Any advice?  I still live on my former employer's land, but we get along by choice after disagreeing, and my horses keep his land qualified for ag use, and he collects pasture rent.

So, this is what I've struggled with for several years.  I struggled with a career decision to, as to how to transition to farming, but my landscaping business is working well for that.

4 years ago
This topic is on my mind a lot.  My 2 brothers and I left south Louisiana and moved to northeast TX for the horse industry.  I took a left turn and got interested in deep green sustainability.  A couple of years later I moved to Austin.  It's definitely been fun here and there are lots of like-minded  people, but the land is mostly out of my price range and the traffic is really bad.  

I've also learned that even amongst my hippie friends we have our differences.  It's more comfortable being around other permies, but it isn't a Panacea.  

So, I'm considering buying land within an hour from my brothers (parents too, they followed), but I fear the culture clash and lonliness.  

I want to be there as my parents age further and my brothers raise their children, and there's 12 more inches of rainfall on nice soils, but.....oh my, I'm different from them.

When I lived up there in 2006 I had one friend that appreciated organic food.  He was very new age and vegetarian.  Now 10 yrs +, more of them appreciate local or organic food, from what I can tell on the surface, but my social life will change big time if I move up there.

I've spotted 14 acres that is 20 miles from three different towns of 15k people, but I'm still scared.

In the meantime I'm renting on an old farm on the edge of the city and I haven't been meeting new people often.  I'm feeding pigs and horses in the evening instead of going to city things to meet people.  As it turns out though, few of these people around the city want a true homesteading life.  They just like to party on a farm and wear half western/half hipster outfits as they drink under a string of lights and overlook a garden that someone else digs in.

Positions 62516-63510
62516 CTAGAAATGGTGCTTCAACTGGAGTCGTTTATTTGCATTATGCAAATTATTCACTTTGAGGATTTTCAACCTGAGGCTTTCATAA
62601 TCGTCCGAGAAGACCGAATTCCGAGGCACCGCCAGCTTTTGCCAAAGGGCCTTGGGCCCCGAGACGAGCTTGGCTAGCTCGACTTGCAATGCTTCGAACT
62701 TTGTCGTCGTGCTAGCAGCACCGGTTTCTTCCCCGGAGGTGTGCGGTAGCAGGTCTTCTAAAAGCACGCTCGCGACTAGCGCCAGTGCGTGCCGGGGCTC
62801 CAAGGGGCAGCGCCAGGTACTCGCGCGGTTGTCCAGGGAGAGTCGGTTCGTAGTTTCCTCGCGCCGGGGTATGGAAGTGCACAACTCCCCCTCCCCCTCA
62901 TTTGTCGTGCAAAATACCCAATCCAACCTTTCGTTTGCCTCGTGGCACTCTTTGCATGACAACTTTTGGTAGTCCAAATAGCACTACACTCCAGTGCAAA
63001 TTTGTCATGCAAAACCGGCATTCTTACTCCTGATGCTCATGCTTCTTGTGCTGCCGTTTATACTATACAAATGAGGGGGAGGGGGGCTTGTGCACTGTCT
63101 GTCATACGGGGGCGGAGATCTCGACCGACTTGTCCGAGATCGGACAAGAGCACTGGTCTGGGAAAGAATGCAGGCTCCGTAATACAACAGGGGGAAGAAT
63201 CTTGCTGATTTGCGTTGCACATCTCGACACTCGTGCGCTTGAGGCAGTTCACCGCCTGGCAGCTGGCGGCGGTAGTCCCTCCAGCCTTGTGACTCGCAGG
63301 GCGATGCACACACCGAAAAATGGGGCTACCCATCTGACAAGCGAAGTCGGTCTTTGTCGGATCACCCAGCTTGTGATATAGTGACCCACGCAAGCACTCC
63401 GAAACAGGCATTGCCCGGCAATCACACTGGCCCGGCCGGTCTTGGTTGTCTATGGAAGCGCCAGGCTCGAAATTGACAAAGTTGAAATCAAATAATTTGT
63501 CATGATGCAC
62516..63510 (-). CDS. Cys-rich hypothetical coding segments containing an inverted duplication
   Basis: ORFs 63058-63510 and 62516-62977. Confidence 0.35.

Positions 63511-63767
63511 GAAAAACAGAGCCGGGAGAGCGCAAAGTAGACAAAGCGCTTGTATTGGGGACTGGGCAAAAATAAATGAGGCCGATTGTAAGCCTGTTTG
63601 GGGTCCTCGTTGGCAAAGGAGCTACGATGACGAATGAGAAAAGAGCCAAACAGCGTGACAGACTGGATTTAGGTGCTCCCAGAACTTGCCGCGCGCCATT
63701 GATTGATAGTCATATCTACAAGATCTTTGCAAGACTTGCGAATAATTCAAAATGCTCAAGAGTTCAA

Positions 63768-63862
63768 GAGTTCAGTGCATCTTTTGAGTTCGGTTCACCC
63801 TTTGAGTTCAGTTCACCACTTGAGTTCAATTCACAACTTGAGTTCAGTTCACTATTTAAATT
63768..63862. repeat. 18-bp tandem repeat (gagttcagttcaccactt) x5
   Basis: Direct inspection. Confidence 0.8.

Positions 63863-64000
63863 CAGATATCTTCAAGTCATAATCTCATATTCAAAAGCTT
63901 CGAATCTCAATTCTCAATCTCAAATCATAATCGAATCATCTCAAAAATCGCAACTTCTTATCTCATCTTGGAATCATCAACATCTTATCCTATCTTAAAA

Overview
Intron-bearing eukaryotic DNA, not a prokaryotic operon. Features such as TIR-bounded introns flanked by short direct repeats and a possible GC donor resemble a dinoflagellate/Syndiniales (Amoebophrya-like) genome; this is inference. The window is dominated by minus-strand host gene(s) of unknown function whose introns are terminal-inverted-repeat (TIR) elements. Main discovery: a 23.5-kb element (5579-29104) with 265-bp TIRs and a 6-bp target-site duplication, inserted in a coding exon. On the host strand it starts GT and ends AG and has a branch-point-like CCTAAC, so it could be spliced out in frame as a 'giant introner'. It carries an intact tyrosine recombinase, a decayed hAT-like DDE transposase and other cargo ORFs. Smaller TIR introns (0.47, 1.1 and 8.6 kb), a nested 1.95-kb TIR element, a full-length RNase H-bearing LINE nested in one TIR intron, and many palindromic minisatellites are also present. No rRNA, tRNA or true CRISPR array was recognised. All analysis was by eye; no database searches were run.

6 years ago
I've tried growing bell peppers in central TX east of Austin.  I got a few racket ball sized bells, at most.  My chocolate bell plants get attacked by pests really bad too, while hot or mild pepper plants don't.

A neighbor of mines that's very well known in Texas organic vegetable growing tells me that our night time temperature is too hot, during the growing season, to grow large peppers.  They rely on the corno di toro, an Italian frying type pepper, as their sweet pepper.  It is kinda long, but not wide.  Maybe it's tough to develop wide peppers in our temperature range?

Last year I grew about a dozen different peppers.  All the small and mid size hot peppers did very well.  I tried the cajun belle for the first time, and it did ok.  It is a very mildly spicy small bell pepper.  The pimento type did decent too, but that another with a little bit of spice.